Here’s why Andes Resources thinks a backdoor listing is better than an IPO
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Private gold explorer Andes Resources has several good reasons to prefer a backdoor listing to an IPO right now.
Andes has struck a deal to merge with ASX-listed Metminco (ASX:MNC). Metminco will acquire all of the issued capital of Andes by way of an off-market takeover offer of 25 new Metminco shares for every one Andes share.
One key point made by the junior explorer’s managing director, Jason Stirbinskis, is the declining share prices of the companies that have gone down the IPO route recently.
Over 60 per cent of the companies that have listed via an IPO in the past year have lost between 3 and 80 per cent of their value.
Just five of some 21 resources floats over the past 12 months are in positive territory.
“I think it’s particularly hard via the IPO route at the moment as the share performance of recent junior explorer floats has been negative,” Stirbinskis told Stockhead.
“And this of course translates to trepidation in participating in new floats regardless of how compelling the investment proposition might be, and that sentiment has persisted now for perhaps 18 months or so.
“Many IPOs are now trading far below the IPO price, and we believe the merger with Metminco on very compelling valuation metrics sets up the company for a strong chance of re-rating once the deal is completed.”
In terms of why merge rather than IPO, Stirbinskis says an IPO “brings with it additional regulatory obligations and hurdles that carry with them costs and risks, e.g. the risk of not achieving spread or not reaching minimum shareholder numbers etc”.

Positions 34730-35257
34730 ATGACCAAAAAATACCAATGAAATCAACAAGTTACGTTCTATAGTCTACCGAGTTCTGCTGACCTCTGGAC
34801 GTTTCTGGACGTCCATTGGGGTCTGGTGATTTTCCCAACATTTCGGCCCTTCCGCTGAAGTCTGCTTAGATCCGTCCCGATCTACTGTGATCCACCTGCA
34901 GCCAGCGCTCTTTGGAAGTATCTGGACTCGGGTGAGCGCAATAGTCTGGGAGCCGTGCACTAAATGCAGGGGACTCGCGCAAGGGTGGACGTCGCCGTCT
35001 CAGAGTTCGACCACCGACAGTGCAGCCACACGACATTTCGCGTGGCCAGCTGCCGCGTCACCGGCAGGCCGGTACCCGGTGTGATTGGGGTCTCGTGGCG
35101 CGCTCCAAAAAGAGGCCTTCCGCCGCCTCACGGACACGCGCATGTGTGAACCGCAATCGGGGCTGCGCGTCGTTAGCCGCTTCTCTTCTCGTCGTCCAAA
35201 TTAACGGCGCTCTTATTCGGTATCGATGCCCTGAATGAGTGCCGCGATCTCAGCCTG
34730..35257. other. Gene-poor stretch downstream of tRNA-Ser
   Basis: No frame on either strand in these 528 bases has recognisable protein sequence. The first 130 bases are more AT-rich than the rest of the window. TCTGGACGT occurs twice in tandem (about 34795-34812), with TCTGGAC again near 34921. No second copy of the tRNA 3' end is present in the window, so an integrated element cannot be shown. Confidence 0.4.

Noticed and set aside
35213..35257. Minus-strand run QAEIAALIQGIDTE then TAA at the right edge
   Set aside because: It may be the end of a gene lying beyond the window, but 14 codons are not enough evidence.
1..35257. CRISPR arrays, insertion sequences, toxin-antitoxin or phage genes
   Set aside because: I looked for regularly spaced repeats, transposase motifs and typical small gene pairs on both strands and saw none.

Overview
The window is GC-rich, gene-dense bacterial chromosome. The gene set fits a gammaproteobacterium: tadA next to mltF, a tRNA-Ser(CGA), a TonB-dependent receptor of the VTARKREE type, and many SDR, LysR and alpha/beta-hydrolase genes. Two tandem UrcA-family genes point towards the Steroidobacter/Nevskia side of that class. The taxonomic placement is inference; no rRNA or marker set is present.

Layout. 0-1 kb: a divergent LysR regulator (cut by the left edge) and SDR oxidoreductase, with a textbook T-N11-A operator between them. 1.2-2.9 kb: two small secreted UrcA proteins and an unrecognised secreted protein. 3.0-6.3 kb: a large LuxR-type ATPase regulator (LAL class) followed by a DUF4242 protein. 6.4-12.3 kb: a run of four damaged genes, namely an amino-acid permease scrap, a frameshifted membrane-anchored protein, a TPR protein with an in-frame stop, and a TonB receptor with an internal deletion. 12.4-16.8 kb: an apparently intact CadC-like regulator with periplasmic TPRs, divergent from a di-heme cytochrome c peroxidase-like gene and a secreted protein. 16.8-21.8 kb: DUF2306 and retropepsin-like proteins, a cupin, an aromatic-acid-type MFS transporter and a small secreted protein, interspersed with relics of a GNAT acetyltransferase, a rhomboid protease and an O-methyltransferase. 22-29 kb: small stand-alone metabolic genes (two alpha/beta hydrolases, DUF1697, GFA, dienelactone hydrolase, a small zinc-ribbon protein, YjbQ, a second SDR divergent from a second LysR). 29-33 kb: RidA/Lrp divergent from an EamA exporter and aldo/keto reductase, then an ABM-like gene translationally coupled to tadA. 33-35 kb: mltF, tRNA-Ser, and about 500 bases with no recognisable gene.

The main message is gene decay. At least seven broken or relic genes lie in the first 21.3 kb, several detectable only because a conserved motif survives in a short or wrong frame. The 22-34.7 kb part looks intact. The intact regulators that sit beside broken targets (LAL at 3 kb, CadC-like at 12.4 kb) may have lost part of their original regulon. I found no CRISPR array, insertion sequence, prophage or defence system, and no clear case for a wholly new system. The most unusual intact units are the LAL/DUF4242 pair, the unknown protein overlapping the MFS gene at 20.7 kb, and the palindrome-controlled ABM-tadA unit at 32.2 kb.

“There is very few examples of IPO that have actually held their value in the secondary market over the past 12 months also, and we are very conscious of this.”
They already have the backing of Andes’ largest shareholder Sandfire Resources (ASX:SFR), which has agreed to commit $1.2m to become a 15 per cent shareholder in the larger company.
“We are now mid-process in merging with our Colombian neighbour, which is strongly supported by all of Andes’ major shareholders and board members,” Stirbinskis said.
“The merger with Metminco has considerable additional benefits as the Metminco shareholder base are very familiar with Colombia and the highly prospective area in which both companies operate.
“The similarities of Metminco and Andes and the nature of the merger has also resulted in the regulators determining that Metminco does not need to re-comply with Chapters 1 and 2 of the listing rules and this delivers additional cost and time savings.”
The tie-up provides Andes with a quicker path to development via Metminco’s Quinchia gold project, which already has a defined reserve of 457,000oz and a resource of 877,000oz.
Typically reserves refer to discoveries that are commercially recoverable using existing technology, while resources are either not yet commercially viable or are mere speculation.
The Quinchia project hosts several deposits and exploration targets including Miraflores, Dosquebradas and Tesorito.
“Being geographically close to our 80,000ha, we’ve always been aware of each other’s activity,” Stirbinskis explained.
“The catalyst however was Metminco’s success in negotiating a JV with AngloGold Ashanti for the Chuscal licences just 2km from their established gold reserve at Miraflores.
“We know the Chuscal ground and its substantial gold potential in its own right and the fact that it could enhance the economics of Miraflores amplifies any drill success at Chuscal.”
Metminco is earning a 51 per cent stake in the Chuscal JV by spending US$2.5m ($3.6m) over three years.
The company plans to start drilling the ground once its merger with Andes is complete.
Metminco is continuing to trade on the ASX, but the expectation is the merger will be complete and the larger company will be trading mid- to late-July.